Botanical Name: Acer palmatum 'Bloodgood'
Common Name: Japanese Maple
- Spring Spring
- Summer Summer
- Autumn Autumn
- Winter Winter
- Bark Bark
- Leaf Leaf
- Flower - Female & Male Flower - Female & Male
- Fruit Fruit
Notable Feature: It’s all about the color red! This Japanese cultivar features purplish red flowers in spring, deep reddish purple summer foliage, red samaras in late summer to early fall, and good crimson red fall color.
Habit: A deciduous shrub or small tree that typically grows to 10 to 25 feet tall with an equal or greater width. Habit is uptight and rounded and often multistemmed with low branching. Mature trees have muscular limbs, most picturesque during the winter season.
Flower: Monoecious (male and female flowers occur separately on the same tree). Small purple flowers with white petals and red sepals emerge with the new leaves and are borne in stalked umbels.
Fruit: Small samaras with wings that turn red and ripen in September.
Foliage: Palmate leaves are opposite, 2 to 5” long and wide with 5 to 7 lobes. The attractive foliage is a burgundy red and turns a brilliant scarlet color in fall.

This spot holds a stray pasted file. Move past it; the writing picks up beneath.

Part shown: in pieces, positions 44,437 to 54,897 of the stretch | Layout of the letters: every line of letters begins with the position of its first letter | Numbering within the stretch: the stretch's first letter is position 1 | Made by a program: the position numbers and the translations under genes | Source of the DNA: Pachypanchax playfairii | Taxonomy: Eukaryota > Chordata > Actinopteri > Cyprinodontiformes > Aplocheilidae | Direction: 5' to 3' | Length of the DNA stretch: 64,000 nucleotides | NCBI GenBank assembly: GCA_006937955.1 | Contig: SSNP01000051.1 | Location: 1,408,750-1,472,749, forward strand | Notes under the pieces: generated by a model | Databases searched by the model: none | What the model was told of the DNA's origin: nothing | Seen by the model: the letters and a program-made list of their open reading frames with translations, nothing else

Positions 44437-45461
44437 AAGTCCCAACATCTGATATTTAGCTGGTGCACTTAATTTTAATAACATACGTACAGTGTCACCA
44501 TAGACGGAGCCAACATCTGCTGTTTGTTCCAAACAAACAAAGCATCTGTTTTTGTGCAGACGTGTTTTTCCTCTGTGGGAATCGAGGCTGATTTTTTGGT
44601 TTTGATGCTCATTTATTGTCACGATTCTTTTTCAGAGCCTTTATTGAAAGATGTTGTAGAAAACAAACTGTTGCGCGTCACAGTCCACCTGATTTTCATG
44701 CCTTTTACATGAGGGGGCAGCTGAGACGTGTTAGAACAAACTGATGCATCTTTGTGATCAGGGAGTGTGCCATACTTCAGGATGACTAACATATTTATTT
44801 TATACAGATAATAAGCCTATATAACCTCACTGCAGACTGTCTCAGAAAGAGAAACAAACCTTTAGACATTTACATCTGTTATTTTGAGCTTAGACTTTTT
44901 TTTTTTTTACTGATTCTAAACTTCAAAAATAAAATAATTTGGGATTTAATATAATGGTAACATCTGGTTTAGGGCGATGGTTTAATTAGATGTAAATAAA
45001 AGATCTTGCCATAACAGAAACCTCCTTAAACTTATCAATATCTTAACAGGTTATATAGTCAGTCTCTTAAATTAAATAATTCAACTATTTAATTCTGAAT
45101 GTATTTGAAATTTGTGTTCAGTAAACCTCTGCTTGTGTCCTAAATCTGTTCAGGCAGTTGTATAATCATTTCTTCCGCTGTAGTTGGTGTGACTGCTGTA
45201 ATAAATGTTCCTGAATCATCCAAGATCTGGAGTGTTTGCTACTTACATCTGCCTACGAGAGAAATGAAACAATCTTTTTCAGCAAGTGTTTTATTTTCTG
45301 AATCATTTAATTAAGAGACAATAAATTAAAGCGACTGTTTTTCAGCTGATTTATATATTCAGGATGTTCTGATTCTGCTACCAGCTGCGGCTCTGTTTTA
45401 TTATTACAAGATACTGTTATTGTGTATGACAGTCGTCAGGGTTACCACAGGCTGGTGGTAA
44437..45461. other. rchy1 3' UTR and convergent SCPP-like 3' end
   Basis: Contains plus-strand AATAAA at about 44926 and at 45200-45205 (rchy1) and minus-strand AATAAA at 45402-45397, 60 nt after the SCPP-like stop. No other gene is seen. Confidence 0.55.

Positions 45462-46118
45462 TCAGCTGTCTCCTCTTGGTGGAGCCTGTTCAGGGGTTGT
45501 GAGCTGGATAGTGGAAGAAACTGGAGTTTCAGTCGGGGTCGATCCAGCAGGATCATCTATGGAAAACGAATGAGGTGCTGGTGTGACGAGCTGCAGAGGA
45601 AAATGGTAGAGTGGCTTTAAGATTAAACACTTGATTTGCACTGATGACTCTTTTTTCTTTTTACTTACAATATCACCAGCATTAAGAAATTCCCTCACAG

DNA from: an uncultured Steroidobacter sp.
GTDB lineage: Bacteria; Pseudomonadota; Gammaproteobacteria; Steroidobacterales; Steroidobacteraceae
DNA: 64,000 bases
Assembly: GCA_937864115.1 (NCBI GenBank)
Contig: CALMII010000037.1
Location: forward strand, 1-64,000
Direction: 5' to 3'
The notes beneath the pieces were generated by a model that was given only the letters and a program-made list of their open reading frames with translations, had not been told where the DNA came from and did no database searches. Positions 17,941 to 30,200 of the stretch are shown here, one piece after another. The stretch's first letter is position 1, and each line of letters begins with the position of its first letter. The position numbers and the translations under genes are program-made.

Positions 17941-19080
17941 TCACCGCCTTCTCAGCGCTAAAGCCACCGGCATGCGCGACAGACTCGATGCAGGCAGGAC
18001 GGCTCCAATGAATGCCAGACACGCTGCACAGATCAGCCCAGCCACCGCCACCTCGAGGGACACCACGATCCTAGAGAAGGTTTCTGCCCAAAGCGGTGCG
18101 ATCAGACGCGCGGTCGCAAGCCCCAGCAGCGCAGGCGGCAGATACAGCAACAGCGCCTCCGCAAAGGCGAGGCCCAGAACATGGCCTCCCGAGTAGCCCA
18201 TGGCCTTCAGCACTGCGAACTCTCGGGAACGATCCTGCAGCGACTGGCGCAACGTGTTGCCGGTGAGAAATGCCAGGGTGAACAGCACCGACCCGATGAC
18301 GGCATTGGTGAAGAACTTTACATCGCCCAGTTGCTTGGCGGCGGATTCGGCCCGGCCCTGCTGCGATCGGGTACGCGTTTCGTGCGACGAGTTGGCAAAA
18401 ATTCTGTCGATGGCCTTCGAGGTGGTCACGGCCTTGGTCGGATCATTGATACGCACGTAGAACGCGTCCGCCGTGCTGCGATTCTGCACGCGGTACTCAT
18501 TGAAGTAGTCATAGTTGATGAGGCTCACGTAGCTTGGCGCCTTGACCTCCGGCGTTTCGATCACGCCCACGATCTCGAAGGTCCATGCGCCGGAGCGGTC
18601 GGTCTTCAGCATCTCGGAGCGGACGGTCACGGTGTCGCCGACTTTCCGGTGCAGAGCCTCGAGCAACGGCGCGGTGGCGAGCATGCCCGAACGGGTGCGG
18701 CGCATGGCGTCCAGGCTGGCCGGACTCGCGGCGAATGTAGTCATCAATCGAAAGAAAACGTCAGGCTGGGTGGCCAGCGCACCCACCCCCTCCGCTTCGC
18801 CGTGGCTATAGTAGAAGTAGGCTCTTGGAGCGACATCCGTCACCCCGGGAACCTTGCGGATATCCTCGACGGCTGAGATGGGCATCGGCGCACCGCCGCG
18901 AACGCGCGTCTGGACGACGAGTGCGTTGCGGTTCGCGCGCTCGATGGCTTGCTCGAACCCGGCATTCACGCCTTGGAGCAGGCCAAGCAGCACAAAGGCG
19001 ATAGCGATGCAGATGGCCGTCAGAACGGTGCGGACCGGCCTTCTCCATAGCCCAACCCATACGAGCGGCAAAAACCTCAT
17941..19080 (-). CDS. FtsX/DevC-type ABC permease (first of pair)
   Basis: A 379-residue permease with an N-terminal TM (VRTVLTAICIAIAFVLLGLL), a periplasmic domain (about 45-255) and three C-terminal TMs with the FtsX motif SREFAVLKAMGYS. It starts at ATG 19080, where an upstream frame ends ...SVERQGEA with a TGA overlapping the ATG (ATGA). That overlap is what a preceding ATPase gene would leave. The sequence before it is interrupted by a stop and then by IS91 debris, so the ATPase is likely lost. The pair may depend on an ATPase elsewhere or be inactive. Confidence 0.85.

Bark: Smooth, light gray with a somewhat fluted trunk.
Interesting Fact: ‘Bloodgood’ is the standard by which all other Japanese, upright red-leaf varieties are judged. Oddly enough the name 'Bloodgood' came from the owners of Bloodgood Nursery (founded in 1793, Long Island, NY) and had nothing to do with its red color. The origin of these seedlings appears to be muddled, some say Japan while others point to Boskoop, The Netherlands. Whatever its origins, it appears to have been cultivated in the United States sometime following the Civil War.